This book is a blast! 270 pages of wonderful detail, artwork and feeling for classic surfing Californiana. The 'book description' above definitely doesn't do it justice but of course you can see the contents and style from the 'look inside'. A massive element in the allure of surfing is the powerful and seductive imaging and iconography that crystallised in 60s California, and still today feeds into aspects of the rich aesthetics that pervade surfing as a lifestyle phenomenon.
Along with the maturation of surfing culture there is a proliferating literature as it's acolytes seek to both make it's deep personal impact intelligible and just revel in it's sense of fun and pure joy. Chichester and Priore's 'Pop Surf Culture' makes a truly wonderful and informative contribution to this literature. The focus is the music, design, film and fashion of the sixties surf boom, and it's this specific historical concentration on one (key) part of the contemporary surf culture narrative that gives the book it's impact.
Surf-wise the sixties were 'before my time' (I started board surfing from the early seventies), so for me this book is a trip into another place and an earlier historical horizon and I've found that fascinating. I also realize that many surfers younger than me are drawn to the retro dimensions of the dream glide. Above all what I want to stress is that, given the incredible amount of sources 'out there' on the web and so on 'these days' (does that make me sound dated?) this is a book with which you can interact or perhaps rather, mess around. There is just so much wonderful stuff in here and I'd contend that this book goes further than so many other recent surfing books due to the authors' deep personal familiarity with the material and creative flair. For instance you can use these short but packed chapters to explore a whole range of early surf music, beach movies, posters and other artwork that you'd never heard of, and then from other sources go further again. Just thinking of the sixties Hollywood surf and beach movies it's customary now to denigrate them as sort of inauthentic and superficial, but after reading this book I actually watched one on TV recently, and guess what, it was fun.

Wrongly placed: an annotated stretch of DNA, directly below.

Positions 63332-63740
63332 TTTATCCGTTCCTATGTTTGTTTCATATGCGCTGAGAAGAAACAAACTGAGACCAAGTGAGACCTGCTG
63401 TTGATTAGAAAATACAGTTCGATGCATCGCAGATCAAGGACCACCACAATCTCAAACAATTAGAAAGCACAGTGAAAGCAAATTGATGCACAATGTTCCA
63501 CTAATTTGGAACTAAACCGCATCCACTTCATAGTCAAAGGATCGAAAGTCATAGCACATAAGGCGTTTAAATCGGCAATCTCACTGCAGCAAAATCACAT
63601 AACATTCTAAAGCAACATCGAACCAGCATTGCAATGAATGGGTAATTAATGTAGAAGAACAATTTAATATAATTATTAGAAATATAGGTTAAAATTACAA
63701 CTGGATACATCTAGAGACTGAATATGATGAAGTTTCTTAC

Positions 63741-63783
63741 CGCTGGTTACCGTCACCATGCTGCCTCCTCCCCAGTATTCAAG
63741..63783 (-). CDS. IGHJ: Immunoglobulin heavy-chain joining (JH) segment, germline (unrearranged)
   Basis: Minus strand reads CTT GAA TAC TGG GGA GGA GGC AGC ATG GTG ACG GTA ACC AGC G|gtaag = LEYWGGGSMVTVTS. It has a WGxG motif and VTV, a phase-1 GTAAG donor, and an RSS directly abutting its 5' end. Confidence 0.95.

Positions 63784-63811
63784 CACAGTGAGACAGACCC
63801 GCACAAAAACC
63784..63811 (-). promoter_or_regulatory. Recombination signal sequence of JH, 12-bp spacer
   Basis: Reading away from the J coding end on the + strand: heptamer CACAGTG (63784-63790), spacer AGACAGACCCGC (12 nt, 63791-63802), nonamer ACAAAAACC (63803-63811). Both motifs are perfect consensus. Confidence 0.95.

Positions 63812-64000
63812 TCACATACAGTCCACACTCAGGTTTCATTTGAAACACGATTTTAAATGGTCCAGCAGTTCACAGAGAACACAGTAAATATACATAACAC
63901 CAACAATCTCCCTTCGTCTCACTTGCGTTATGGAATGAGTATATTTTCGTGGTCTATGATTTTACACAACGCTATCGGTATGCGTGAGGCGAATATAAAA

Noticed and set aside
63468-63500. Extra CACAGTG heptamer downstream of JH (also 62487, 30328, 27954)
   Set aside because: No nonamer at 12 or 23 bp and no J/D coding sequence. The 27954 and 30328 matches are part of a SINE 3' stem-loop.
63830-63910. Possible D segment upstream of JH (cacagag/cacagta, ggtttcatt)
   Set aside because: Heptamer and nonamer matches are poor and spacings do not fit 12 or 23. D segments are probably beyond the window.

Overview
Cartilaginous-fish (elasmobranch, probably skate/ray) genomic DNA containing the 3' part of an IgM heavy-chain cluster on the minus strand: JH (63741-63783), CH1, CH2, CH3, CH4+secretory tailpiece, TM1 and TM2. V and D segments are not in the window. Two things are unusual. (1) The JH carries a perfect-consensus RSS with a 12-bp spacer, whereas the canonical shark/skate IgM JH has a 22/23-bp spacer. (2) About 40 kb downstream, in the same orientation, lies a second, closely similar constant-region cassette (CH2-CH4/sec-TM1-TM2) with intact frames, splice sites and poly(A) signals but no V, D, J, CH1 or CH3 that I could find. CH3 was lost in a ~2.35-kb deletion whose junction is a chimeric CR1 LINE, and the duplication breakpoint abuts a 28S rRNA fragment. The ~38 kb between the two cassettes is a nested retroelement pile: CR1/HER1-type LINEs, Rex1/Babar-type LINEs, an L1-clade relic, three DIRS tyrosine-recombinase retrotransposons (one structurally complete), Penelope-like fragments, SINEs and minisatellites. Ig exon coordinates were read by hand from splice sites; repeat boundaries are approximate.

As I say there's so much other stuff on this, for instance Matt Warshaw's 'Surf Movie Tonite!'[ASIN:B001QFY26Q Surf Movie Tonite!: Surf Movie Poster Art, 1957-2004) naturally has a larger and more gorgeous collection of classic surf posters, and if you want to understand surf culture more academically there's [ASIN:B000OT865S Surfing and Social Theory], but this book is a delight. 'Pop Surf Culture' is beautifully designed and put together, there's a terrific aesthetic coherence and expressiveness about the whole thing - this is what 'a book' is all about in this era of expanding media. There's Hawaiiana, Tiki, A-frame dream homes, smiling bikinied babes, bronzed beach bums and cool dudes in shades, cartoons, snapshots of ephemeral shacks, interviews, pop art, twang 45s, burlesque tittyshakers, jungle exotica, and gig stubs - maybe that blend of innocence, fun, wackiness and the energy that was the surfing sixties. And somehow it all really fits together and flows. In short the book must have been conceived in fun yet I know it must also have been crafted with care. My thanks to Brian Chidester and Dominic Priore for their labour of love.